No room for ‘wait and see’ attitude amid Qatar crisis, Migrante tells gov’t
Migrante International on Friday urged the government to come up with concrete contingency measures for overseas Filipino workers (OFWs) affected by the diplomatic crisis in Qatar.
“We initially welcomed the DOLE’s (Department of Labor and Employment) announcement of a deployment ban as a prompt precautionary measure, we are not too keen with the partial lifting of the said ban, however, within less than 24 hours,” Migrante said in a statement.
The government on Tuesday announced the suspension of OFW deployment to Qatar after several Arab countries said they will sever ties and close borders, blaming Qatar’s supposed terrorism links.
However, the DOLE decided on Wednesday to implement a partial lifting of the suspension.
READ: Dole partially lifts ban on deployment to Qatar
“Why keep sending our Filipinos to Qatar when the situation there is obviously still unstable?” said Migrante International spokesperson Arman Hernando. “Yet, as before, our OFWs are forced to choose between a potentially risky situation over definite joblessness here in the country, and the government can offer them nothing in return but the hasty partial lifting of the ban.”
Hernando said it is necessary for DOLE and the Department of Foreign Affairs to first discuss with OFWs and their families “the government’s concrete steps in ensuring the well-being and protection of at least 270,000 Filipinos in Qatar.”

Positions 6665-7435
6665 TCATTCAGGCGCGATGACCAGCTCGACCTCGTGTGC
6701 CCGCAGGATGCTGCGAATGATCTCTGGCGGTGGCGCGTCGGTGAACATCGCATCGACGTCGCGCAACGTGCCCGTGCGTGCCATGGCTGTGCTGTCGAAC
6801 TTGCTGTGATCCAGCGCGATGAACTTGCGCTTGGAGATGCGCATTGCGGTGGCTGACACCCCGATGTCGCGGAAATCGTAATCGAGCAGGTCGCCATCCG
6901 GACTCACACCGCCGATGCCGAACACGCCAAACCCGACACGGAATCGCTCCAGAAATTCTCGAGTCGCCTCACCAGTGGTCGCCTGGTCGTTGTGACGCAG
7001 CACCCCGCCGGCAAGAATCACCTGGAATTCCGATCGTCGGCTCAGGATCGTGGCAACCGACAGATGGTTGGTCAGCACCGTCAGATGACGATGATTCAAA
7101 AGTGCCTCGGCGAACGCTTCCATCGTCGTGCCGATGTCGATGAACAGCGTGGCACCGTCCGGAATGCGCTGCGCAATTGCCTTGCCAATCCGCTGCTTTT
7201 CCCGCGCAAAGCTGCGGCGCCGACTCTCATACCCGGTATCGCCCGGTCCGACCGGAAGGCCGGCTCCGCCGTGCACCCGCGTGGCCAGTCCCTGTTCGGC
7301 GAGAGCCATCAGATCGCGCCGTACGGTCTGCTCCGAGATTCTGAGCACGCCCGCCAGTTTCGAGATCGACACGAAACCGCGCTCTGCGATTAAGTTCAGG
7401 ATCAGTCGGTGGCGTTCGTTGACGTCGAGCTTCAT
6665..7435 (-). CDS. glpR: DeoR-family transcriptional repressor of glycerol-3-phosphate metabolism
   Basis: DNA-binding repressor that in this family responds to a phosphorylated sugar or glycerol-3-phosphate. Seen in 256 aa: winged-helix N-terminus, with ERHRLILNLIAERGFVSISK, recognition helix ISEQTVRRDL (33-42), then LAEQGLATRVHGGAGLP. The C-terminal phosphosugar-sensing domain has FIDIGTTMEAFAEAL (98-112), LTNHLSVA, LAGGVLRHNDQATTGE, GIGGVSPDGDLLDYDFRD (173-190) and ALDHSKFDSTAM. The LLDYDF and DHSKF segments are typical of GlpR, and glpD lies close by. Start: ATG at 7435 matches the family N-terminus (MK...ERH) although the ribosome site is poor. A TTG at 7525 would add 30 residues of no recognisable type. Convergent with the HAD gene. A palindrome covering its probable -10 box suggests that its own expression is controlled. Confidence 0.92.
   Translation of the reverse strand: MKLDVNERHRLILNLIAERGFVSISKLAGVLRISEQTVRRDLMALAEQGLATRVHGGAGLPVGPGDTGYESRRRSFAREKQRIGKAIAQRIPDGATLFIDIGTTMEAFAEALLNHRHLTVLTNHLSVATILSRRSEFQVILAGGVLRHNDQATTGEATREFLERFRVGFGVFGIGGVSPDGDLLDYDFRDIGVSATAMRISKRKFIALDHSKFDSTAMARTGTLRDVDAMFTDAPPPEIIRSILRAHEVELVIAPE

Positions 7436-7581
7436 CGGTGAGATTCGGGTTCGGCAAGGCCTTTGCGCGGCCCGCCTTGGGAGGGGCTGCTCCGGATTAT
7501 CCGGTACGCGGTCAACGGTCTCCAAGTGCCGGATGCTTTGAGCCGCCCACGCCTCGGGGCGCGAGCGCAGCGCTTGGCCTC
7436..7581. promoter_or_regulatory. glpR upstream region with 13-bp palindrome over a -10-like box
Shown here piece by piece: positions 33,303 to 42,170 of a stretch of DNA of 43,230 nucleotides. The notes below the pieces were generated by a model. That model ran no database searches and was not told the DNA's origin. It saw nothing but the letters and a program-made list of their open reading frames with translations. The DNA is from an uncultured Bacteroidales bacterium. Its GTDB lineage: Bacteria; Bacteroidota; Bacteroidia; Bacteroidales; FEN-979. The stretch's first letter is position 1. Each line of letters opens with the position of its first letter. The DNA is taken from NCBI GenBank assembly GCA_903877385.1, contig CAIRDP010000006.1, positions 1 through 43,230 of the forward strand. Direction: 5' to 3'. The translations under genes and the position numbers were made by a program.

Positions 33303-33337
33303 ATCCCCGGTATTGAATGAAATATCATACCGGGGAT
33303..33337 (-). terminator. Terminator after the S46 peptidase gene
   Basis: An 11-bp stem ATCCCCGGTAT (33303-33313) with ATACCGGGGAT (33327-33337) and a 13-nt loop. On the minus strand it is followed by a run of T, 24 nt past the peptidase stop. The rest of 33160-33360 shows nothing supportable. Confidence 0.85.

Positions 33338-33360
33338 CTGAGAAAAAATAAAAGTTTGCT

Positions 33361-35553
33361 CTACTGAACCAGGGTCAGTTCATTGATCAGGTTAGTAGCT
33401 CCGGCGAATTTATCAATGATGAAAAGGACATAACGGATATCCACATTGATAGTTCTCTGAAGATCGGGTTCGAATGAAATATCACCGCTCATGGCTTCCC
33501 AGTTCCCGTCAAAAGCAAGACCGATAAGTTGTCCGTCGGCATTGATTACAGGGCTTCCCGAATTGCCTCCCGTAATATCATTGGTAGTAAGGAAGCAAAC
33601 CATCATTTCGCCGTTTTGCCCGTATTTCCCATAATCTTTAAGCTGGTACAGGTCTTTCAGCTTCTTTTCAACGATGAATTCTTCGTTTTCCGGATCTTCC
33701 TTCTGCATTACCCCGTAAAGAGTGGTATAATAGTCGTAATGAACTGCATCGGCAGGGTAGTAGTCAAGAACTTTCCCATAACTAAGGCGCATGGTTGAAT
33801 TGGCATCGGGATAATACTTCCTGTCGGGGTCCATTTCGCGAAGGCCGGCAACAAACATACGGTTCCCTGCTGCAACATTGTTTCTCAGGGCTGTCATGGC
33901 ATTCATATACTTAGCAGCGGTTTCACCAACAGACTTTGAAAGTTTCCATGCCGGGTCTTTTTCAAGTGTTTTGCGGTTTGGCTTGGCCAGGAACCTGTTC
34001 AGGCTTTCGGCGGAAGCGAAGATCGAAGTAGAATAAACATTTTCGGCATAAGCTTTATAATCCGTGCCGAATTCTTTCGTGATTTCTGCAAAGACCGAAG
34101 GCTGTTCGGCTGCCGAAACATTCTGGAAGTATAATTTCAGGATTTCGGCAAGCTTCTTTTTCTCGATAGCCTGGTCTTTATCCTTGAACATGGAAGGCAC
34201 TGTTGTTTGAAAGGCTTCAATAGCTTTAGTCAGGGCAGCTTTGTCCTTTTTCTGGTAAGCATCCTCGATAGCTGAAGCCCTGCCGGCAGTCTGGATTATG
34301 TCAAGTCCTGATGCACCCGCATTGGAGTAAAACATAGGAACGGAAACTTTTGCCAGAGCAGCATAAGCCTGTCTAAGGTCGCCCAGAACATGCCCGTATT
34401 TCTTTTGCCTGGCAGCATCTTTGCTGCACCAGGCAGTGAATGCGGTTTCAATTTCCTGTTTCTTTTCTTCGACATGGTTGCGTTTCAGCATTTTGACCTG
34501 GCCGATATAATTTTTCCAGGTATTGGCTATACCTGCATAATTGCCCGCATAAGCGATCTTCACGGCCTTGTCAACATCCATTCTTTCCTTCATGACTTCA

He said they have received reports from their Qatar chapter of OFWs worrying about their situation.
“Saan sila tatakbo kung sakaling lumala ang sitwasyon (Where will they go to if the situation escalates)? The embassy has set up hotlines but many of Filipinos are located in far-flung camps or are working as household service workers, without access or means to reach PH posts,” he said.
“Hundreds are stranded in camps, their wages withheld since January of this year, awaiting resolution of their labor disputes. What of the kafala system?” Hernando added, referring to the sponsorship system, which requires OFWs to get written consent from their sponsor or employer before they leave the country.
Migrante said employers abuse the system by confiscating passports and withholding wages.
“With the escalating situation in Qatar, a simple declaration from the DOLE that they are ‘prepared’ for emergency repatriation will not suffice,” the group said. “We call on the government to not repeat the mistakes of previous administrations and instead prepare for active intervention to locate, secure and ensure the safe exit of Filipinos from potential conflict areas.”
“Apart from sweeping announcements, there remains no clear blueprint from the government on how it plans to effect emergency repatriation if or when it ever takes place,” Hernando said.
He pointed out that in the past, OFWs who did not receive adequate information “resorted to braving dangerous streets and locations to get to terminals (or) exit posts.”
“Forces in the Gulf region are now re-aligning and we have witnessed enough to safely say that potential violence and strife might erupt. The government should cease its ‘wait-and-see’ attitude now and not a moment to waste,” the group said.
Hernando said they hope the situation in Egypt, Libya and Syria will not be repeated — where OFWs were the only ones left as other governments succeeded in evacuating their own people.
Hernando said the situation should be a “wake up call” for the Duterte government to stop encouraging the exporting of labor.
The group is hoping to hold a dialogue with the Qatar embassy in Manila. IDL
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